Lavender Essential Oil, High Elevation

Lavender Essential Oil, High Elevation

Availability: In stock.

Product Name Price Qty
Lavender, Highland Essential Oil 200ml
Lavender, Highland Essential Oil 30ml
Lavender, Highland Essential Oil 500ml
Lavender, Highland Essential Oil Sample
Lavender, Highland Essential Oil 5ml
Lavender, Highland Essential Oil 1kg
Lavender, Highland Essential Oil 100ml
Lavender, Highland Essential Oil 15ml
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Quick Overview

Synergy's High Elevation Lavender oil may be the most widely appreciated of our many lavender varieties. Its soft, flora aspects shine through, with a less pronounced middle tone. Though personal preference is great, depending on the pronunciation of the sweeter floral notes (found most prominently in the Wild Lavender), or the more herbaceous middle notes in the Vera and Bulgarian oils. This oil seems to have the perfect balance, with it - on average - being our favorite at the store.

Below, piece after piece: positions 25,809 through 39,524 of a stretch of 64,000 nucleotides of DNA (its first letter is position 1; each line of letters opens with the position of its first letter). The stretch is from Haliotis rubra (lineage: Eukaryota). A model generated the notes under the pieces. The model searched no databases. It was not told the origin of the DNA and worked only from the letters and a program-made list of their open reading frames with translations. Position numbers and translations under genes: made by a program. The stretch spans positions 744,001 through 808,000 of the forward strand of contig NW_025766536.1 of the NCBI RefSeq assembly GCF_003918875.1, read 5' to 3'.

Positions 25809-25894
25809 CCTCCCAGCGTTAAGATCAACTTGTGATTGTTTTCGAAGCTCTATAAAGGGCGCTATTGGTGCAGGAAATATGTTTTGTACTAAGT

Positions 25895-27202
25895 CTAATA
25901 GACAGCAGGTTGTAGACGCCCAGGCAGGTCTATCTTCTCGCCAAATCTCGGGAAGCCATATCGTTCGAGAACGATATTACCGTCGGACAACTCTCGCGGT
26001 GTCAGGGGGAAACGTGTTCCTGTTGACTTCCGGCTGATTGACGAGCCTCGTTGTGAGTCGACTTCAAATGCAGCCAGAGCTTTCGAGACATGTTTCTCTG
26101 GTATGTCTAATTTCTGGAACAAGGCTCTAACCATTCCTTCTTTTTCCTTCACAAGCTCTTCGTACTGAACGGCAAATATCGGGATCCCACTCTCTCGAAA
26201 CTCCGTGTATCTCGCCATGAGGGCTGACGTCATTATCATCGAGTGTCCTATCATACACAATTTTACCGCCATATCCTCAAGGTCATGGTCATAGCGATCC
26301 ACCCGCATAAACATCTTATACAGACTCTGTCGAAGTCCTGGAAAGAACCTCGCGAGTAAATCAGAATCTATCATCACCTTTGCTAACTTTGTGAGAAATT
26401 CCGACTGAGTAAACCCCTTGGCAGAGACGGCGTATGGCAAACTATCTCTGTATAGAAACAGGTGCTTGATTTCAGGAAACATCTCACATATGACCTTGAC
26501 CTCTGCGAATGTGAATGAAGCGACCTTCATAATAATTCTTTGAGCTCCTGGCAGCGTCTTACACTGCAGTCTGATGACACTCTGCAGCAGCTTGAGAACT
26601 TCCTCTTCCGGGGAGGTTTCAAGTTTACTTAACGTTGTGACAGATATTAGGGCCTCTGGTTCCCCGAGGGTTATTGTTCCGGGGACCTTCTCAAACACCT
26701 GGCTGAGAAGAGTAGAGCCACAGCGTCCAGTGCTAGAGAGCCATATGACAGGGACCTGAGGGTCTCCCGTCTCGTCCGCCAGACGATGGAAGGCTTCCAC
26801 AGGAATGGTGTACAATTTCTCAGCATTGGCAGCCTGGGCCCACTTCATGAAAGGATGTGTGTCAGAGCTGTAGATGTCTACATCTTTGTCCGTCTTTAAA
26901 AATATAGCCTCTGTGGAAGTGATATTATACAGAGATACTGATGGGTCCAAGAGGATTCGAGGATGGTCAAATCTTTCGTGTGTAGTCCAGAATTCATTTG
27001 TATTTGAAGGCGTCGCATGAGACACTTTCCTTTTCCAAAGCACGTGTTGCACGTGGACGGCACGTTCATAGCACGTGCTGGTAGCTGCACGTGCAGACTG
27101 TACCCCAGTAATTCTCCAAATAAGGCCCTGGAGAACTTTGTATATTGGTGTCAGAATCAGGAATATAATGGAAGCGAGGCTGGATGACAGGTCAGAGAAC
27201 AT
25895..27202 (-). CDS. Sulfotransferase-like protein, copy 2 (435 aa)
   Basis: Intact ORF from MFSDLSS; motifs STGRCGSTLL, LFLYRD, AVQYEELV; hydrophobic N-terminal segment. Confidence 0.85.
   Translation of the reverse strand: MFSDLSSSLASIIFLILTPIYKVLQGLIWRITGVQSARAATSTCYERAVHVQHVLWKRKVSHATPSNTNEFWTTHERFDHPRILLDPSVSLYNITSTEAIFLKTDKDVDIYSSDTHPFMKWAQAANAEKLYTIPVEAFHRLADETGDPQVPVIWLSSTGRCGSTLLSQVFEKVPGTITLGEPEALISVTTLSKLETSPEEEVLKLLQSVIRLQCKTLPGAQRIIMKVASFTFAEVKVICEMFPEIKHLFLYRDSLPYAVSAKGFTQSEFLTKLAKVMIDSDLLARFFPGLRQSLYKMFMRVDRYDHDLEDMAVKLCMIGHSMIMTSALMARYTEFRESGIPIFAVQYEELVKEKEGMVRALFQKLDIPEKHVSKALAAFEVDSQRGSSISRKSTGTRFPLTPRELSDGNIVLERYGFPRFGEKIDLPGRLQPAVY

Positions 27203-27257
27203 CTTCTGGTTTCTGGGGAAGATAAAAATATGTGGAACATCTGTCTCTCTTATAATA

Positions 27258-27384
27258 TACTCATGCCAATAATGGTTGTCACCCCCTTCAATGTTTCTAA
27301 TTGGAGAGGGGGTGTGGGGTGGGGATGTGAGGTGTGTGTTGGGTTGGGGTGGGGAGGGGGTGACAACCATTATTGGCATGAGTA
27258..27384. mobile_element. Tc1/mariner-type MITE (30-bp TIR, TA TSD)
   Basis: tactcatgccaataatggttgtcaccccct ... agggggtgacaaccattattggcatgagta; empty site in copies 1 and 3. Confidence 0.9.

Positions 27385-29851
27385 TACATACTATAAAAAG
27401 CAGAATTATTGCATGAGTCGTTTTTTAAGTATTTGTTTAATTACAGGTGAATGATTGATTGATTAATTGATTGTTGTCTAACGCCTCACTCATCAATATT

Botanical Name: Lavendula angustifolia

A tenacious and fragrant evergreen shrub, Lavender is indigenous to the mountain ranges of Mediterranean regions; growing best in soil with low fertility and good drainage. The small violet-blue flowers sit atop blunt spiked pale green branches that can reach 4 feet in height. Known as the most popular and versatile essential oil in aromatherapy, it has been referred to as "a medicine chest in a bottle". This angustifolia variety is also known as 'true' Lavender and considered the most effective for medicinal purposes.

About the Oil
This essential oil is produced by steam distilling Lavender flowers growing wild at higher elevations in France. It contains higher levels of linalool, the constituent found to impart therapeutic calming effects than other varieties of Lavender.
Aromatherapy Notes
This Lavender oil has a soft floral top note with hints of anise, a sweet, resinous middle note and lightly wooded and earthy undertones.

Synergistic blending companions include: most citrus and floral oils, Cedarwood, Clove, Clary Sage, Pine, Geranium, Labdanum, Oakmoss, Vetiver and Patchouli.

Traditional Uses
The familiar, sweet aroma rendered it known as the 'nose herb' in ancient times. Lavender has been used for centuries as a calming yet reviving oil and commonly added to linen as a sleep aid, as a flavoring agent for water or alcoholic beverages and in baths, massage oils and tonics to relieve stress-related ailments.